Judges’ Facebook Friendships Insufficient for Recusal .. Again
[Post by Venkat Balasubramani]
I recently blogged about a trio of cases involving attempts to unseat jury verdicts based on social media relationships between the jurors and witnesses or parties. (“No New Trials When Jurors Haven’t Adequately Disclosed Facebook Friendships.”) Parties have taken the same approach with judges and Facebook friendships, but have not had much luck either.
Clore v. Clore, 2013 WL 3242821 (Ala. Civ. App. June 28, 2013): this was a divorce proceeding where the trial court entered an order dividing the marital property and awarding some rehabilitative alimony to the ex-wife. She sought a new trial, alleging among other things, that the trial judge’s Facebook friendship with the parties’ daughter tainted the proceedings.
The trial judge denied the motion, stating in part:
[Facebook] is a social networking site where the word ‘friend’ is used [in a way] that doesn’t have anything to do with the way before this Facebook.com ever existed-the way we used the word ‘friend’…
[J]ust because a person is connected to me on here in this manner doesn’t have anything to do with a personal relationship. I don’t have a personal relationship with this friend. We all live in a small town. I have heard both of you all’s names. I heard [the daughter’s] name before we came in here today.
The appeals court is equally unsympathetic, saying that the wife offered nothing beyond the “bare status of the parties’ daughter as a friend of the judge.” The court also faults the wife for not raising the issue earlier in the proceedings.
Lacy v. Lacy, 320 Ga. App. 739 (Ga. Ct. App. Mar. 25, 2013): this was a factually and procedurally complicated divorce proceeding. The father (ex-husband) had a variety of qualms about the judges. For example, he filed a motion to recuse all superior court judges in the particular circuit on the grounds that the chief judge was related to the mother and the chief judge’s son was a witness in the case (because he had submitted a character affidavit on behalf of the mother). One of several judges who heard different parts of the case issued a ruling denying the father’s emergency change-in-custody motion, enjoining the father from contact with children, and ordering the father to pay the mother’s attorney’s fees. The father did not bring a motion to recuse, but argued that a Facebook comment purportedly left by the mother reflected bias that required recusal. Allegedly, the mother left a comment that boasted:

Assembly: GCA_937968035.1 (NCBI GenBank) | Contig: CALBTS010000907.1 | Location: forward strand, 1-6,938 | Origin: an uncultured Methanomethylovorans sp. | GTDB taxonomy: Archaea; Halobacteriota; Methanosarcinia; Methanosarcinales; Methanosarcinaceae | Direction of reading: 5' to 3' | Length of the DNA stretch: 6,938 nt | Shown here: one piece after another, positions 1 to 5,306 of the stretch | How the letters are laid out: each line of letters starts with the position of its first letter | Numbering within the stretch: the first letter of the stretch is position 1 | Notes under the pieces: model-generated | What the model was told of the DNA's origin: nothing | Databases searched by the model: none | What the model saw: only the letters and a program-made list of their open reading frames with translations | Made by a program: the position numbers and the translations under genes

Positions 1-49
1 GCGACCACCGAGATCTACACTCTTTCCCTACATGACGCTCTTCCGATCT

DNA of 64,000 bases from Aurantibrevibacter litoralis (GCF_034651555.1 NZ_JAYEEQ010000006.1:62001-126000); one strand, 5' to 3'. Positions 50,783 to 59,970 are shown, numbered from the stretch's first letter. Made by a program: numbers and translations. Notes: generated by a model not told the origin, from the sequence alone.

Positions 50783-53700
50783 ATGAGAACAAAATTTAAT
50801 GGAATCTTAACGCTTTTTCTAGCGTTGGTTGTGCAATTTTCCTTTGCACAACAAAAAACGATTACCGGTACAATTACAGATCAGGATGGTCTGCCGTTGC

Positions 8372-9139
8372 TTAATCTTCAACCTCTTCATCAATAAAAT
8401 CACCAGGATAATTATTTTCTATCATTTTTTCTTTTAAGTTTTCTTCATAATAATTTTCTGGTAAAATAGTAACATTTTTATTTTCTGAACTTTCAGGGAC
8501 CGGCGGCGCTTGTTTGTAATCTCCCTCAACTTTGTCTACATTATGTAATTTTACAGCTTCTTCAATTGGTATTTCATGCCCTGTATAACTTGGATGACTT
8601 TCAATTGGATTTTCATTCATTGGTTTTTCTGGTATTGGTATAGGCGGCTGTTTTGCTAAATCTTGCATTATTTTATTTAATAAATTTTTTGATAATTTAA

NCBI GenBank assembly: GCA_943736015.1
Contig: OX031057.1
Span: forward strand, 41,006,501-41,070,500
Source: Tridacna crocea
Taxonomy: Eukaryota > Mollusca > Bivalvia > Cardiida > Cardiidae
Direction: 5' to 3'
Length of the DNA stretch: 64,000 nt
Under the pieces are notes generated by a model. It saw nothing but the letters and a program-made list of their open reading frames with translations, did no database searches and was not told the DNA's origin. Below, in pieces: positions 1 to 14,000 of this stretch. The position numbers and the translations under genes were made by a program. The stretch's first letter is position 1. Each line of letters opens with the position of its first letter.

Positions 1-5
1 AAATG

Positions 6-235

[J]udge [P]arrott and my dad ha[d] a meeting the week before our case and guess what you lost your kids.
The court rejects this as evidence of facts that required recusal, saying that even if this was competent evidence that such a meeting took place, the mother’s father was not a party to the case, and the Facebook comment does not show that the judge “gleaned any personal knowledge of the facts involved . . . from [the meeting].” The court also adds that although the mother’s comment indicated that the result of the case had been pre-judged, the court says that neither her nor the father’s perception is dispositive.
While these cases treat Facebook friendships, and in the second case even contacts, as largely irrelevant to the recusal question, this can be contrasted with a case from Florida where a judge was disqualified over a Facebook friendship with the prosecutor. (See Florida Judge Disqualified Over Facebook Friendship With Prosecutor -– Domville v. Florida.) In that case, the appeals court said that it was not a fact of the friendship itself, it was the fact that the public display of friendship conveyed an impression that the lawyer was in a position to influence the judge.
By that standard, the social media interactions in Lacy v. Lacy certainly conveyed the impression that the person who was friends with the judge was in a position to (improperly) influence the case outside the courtroom. Indeed, the litigant’s own (purported) statement said as much. Perhaps the court didn’t take the statement at face value or thought that it really wasn’t a comment left by the mother. Perhaps the differing results can be explained on the basis that Domville was a criminal case. Another possible explanation is that Florida had an ethics advisory opinion that directly addressed the issue.
[image credit: Shutterstock/virinaflora: “best friends“]